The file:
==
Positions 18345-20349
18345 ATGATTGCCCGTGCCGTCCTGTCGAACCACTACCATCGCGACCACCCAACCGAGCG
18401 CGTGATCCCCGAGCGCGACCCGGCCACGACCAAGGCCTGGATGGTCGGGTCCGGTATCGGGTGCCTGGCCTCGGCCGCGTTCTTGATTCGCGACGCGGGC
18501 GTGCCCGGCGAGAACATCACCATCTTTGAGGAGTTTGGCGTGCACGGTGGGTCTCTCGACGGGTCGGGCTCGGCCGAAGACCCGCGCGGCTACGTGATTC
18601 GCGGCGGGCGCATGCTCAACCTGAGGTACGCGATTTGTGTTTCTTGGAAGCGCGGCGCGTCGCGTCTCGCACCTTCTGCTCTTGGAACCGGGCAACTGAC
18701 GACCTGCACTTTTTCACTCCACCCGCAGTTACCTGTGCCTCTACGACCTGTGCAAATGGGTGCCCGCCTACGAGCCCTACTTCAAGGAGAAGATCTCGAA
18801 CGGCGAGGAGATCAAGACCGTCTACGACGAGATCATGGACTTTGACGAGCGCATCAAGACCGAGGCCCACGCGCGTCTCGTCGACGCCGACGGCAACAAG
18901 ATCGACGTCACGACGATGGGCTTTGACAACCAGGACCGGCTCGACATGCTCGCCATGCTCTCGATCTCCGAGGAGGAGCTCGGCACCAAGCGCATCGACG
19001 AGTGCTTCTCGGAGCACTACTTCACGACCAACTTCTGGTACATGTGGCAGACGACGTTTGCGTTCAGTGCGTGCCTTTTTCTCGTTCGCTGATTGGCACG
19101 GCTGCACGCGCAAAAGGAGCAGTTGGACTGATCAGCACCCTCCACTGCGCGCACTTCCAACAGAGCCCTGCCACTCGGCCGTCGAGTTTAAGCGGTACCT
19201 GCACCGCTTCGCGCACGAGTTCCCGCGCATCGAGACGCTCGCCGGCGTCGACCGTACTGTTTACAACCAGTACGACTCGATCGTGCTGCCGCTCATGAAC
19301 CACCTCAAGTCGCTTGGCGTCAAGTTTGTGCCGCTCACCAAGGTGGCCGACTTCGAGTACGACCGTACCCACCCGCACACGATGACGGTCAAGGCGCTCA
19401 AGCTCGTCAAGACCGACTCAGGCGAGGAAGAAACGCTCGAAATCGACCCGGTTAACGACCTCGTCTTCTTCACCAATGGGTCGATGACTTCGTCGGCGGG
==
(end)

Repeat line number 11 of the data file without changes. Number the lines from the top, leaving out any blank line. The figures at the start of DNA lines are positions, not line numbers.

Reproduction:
19201 GCACCGCTTCGCGCACGAGTTCCCGCGCATCGAGACGCTCGCCGGCGTCGACCGTACTGTTTACAACCAGTACGACTCGATCGTGCTGCCGCTCATGAAC